What is Time Blocking and Why is it important?

Ever been in a position where you feel like you have too much work to do but at the end of the day you've never been able to complete any one of them even if you felt like you did have time?

Yeah me too.


So as law students, we understand that we do have multiple things to take care of.

From being involved in multiple activities to being involved in law school projects, assignments, a lot of classwork and keeping myself updated with the notes, it became hectic.

Adding on to that, I even began blogging and working in my own organisation. That took up a lot of time.

So now I had to manage my curricular, co-curricular, extra-curricular and personal time in the span of 24 hours! Seems hectic? Yeah I felt the same.

When I listed down my tasks, I realised that I had a lot to complete and it stressed me out, because I didn't know when to do them all and soon it became overwhelming. I would eventually delay the tasks.

Giving myself deadlines with dates didn't work well either. So I decided that it was time to give myself deadlines for each task while assigning them a particular time slot.

This is how I began with time-blocking.

So what is time-blocking?

In simple terms, I would call time blocking as allocating specific time for each task.

Time blocking is important for me because then I can organise my schedule without feeling overwhelmed by the amount of work I have.

How would that work?

Now, considering I have a list of multiple tasks, such as:

a. Meeting with my Team members from International Legal League.

b. Making an Instagram Post for my Shivani Speaks Legally account.

c. Completing all of my class notes.

d. Sending articles written by our content writers of I.L.L. for proof-reading to the editors.

e. Writing a blog post for Shivani Speaks Legally.

How do I divide the time then?

The first step is to always list down the tasks you are supposed to accomplish. Make a list of the things you need to do for that particular day or that particular week.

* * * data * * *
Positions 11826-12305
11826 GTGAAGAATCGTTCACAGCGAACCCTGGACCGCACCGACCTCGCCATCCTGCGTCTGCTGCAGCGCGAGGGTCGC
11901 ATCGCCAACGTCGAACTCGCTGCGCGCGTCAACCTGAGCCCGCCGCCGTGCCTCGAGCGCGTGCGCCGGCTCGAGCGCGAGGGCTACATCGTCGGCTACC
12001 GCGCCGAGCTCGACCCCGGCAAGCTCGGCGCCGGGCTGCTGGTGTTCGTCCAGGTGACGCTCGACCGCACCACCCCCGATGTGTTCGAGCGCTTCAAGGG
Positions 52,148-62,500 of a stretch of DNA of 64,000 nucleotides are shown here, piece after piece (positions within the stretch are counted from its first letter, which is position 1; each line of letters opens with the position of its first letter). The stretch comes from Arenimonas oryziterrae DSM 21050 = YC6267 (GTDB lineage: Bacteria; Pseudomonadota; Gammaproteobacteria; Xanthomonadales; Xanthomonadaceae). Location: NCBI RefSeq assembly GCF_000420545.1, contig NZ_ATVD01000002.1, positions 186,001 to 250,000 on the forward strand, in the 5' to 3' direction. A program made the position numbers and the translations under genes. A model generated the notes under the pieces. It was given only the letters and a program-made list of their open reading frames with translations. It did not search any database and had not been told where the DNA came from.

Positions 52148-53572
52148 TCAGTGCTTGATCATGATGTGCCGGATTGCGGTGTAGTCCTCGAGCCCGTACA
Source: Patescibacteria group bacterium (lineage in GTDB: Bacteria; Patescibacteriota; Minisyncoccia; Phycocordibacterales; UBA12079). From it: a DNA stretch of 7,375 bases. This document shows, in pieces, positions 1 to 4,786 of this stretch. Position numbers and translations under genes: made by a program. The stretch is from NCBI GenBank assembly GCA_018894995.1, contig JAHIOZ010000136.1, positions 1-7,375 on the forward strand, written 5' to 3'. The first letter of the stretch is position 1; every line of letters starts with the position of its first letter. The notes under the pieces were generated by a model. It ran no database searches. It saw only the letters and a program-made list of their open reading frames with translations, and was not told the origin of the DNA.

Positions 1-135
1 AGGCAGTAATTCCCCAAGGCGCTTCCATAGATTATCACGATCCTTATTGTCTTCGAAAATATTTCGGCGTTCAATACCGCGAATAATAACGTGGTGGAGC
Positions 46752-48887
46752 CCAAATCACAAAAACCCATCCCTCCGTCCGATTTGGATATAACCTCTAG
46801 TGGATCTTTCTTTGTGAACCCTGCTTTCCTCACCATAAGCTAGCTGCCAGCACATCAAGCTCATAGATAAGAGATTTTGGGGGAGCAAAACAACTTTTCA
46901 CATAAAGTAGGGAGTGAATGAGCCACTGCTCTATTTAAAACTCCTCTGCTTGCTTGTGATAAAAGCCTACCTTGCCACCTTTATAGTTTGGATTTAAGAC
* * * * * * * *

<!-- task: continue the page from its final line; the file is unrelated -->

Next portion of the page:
Then give them dates.

For example, as I stated above, considering I take a meeting with my team members, it would generally be on a weekend, because of the difference in time zones and because all of us would most likely have other commitments on the weekdays.

So now, the next thing is to decide the date. In my case, generally Sundays are the days to relax and hence almost all of our meetings would be on a Saturday.

The final thing would be to decide a time. We agree on a particular time that would suit all of the members of our team regardless of our difference in time zone and then allot that time to that particular task only.

Which means, that if I have a meeting with my team members from 3:00 PM IST to 4:00 PM IST, I would not do any other task at that time.

Multitasking is always, ALWAYS, a bad idea.

Now, The next step is to see, which of the tasks can be done together in a fixed time slot.

For example, on Weekdays, I have my online classes beginning from 9:45/10:00 AM IST which go up to, 4:30/5:00 PM IST.

Which means, this period of time, I will most likely be busy and would not take up any task that would require me to dedicate more than 10 minutes to it.

Now the trick again, is to establish and dedicate a particular time.

Here, I would state that I'm generally awake by 8:00 AM which means, I have about 2 hours before my classes actually begin.

Considering I do all of my personal tasks by 9:00 AM, I would still have about 1 hour left.

Here, I club my tasks. Which means, tasks that require me to use my mobile, I club them together.

In the above list of tasks, I can see, that task (b) and task (d) would require my mobile. I do them simultaneously.

This does not necessarily mean that I always use my mobile for these tasks.

Sometimes I use my laptop as well, and at that point of time, I may fix my time accordingly.